Next stop on the German adventure: the schloss, the castle, for which Heidelberg is so famous. When I had originally planned my trip to Heidelberg, I was told by my ex-boyfriend (he’s German, and every bit as German as they come) that the Heidelberg castle was the “Cinderella castle”. Not true. A week or two before my trip he admitted his mistake, but said that the castle was still beautiful and worth visiting. He was right – the castle of Heidelberg is beautiful in a very different way than we expect from Europe. It is in complete ruins (well, almost): it went through 3 waves of destruction and yet stands proudly in the hills of Germany, a testament to its fortitude and a reminder of the character of its country.
I began climbing after stopping at a few Christmas markets for some gluhwein (it was honey, and no, I did not like it). The first thing that struck me about the trip was that they had numbered each stair, so you knew exactly how far you had gone and how far you had to go. It seemed very German to me – the efficiency of the people in this country is astounding, and it was nowhere more apparent than in this simple effort. When I got to the top – tired, sweaty, and hot despite the freezing cold – I was in awe at the beautiful view of the city and the river, and at the humble beauty of the castle. It does not boast or brag, but simply is – it doesn’t apologize for its appearance, or seem ashamed of the damages that have been done it, but instead shows them proudly and remains strong. Ah, I love this!
I opted for a guided tour of the castle, which was only 2 Euro for students with admittance into the castle. I made the right decision: the tour was informative and I learned way more about German history than I would have been able to figure out on my own. It was interesting to learn about the history and political importance of the castle, which is built in both the gothic and Renaissance styles, and has many little details designed by the great families of Germany to denote their power. Though the castle is in ruins, it is still evident that this was once a grand and important place in German culture. My favorite part of the history, however, was the simple and almost laughable names of the different buildings, another testament to the efficiency of Germans: “This tower was called ‘seldom empty’, because, well, it was seldom empty!” Ah, so easy!
After the tour was over I walked around for a while and enjoyed the incredible view from the terrace, where I was able to convince a few fellow tourists to snap my photo on the beautiful balcony. The only disadvantage of traveling alone is this: you get sick of taking pictures of things, and long to take pictures of people. The alone time was necessary though, so I sucked it up and asked passerby if they would mind taking a photo. I walked around the gardens (well, kind of – it was really cold), sloshing through the snow bravely as I made sure not to miss anything. I also headed down to the wine cellar, where there is a MASSIVE wine barrel witha dance floor on top – yes, a dance floor. I kid you not. It was incredible. I ran into a girl who I had met on the train to Germany, and made plans to meet up with her and her friend later.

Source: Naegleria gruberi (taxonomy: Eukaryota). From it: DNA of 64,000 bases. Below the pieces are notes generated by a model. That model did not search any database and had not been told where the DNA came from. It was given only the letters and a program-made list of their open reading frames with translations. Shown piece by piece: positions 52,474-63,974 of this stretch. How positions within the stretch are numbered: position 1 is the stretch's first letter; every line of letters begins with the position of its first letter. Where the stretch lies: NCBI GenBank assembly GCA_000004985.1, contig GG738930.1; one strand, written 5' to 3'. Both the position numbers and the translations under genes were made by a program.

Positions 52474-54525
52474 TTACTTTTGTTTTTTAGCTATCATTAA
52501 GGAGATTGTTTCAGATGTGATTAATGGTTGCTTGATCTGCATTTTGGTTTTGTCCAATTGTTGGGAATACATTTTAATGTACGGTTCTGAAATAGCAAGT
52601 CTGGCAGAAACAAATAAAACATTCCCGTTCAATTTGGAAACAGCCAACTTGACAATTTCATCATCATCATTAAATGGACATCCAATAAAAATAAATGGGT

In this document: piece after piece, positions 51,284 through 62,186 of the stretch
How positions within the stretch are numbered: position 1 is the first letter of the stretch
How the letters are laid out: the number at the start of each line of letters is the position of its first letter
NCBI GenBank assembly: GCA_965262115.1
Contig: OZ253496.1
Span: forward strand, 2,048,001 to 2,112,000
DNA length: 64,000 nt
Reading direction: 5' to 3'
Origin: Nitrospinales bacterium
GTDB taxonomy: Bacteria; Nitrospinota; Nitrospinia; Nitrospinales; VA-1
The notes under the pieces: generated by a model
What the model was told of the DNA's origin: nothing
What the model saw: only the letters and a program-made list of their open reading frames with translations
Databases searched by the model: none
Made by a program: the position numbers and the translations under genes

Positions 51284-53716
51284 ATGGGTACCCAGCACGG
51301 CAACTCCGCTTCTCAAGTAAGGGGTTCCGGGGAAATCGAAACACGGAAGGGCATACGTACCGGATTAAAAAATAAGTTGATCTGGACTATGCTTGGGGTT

I then headed out, taking my time down the bajillion stairs – slipping and eating it only once, mind you – and wandered around the Christmas markets for a bit before heading home. I enjoyed a bratwurst and some pommes frites (fries) with gluhwein before finally venturing back to the hostel for some much needed warming up!
I met up with them at the Coyote Cafe, which I wasn’t really a fan of. I did have a delicious raspberry mojito though, but didn’t enjoy the tacky decor and lack of bar space. We then went to some forgettable German restaurant, where I had bratwurst with sauerkraut (read: smelly but delicious), and another giant beer. My meal was delicious – just basic sausage with sauerkraut and beer – how much more German does it get?
We were taken to a bar on Untere Strasse called Mohr, decorated in all red and black, and packed with locals all out enjoying their delicious German beer. I loved it – it was full of crazy German people making a bit of a ruckus and singing loudly while passing around beers and downing shots of Jager. Amazing. My friends (?) however, weren’t really digging the crazy atmosphere, so I bid them adieu as they left, deciding that I was better off on my own anyway. It was the right decision. I ended meeting a friendly group of German guys who were headed to Destille, the bar I had been to the previous night, and they invited me along. We arrived there and it was packed – just the way I like it! Highlight of the night: taking a shot of tequila with tabasca sauce, chased with a slice of lemon. My mouth was on fire for about an hour afterwards, but it was a specialty of the bar and I felt compelled to try it at least once. Glad I did – I feel like a brave soul. I headed home after a rowdy night out feeling already refreshed – the time alone in a foreign country was exactly what I needed, and I hadn’t encountered any troubles as a young, single, female traveler, which made it all the more relieving. What’s more, I even made a few German friends!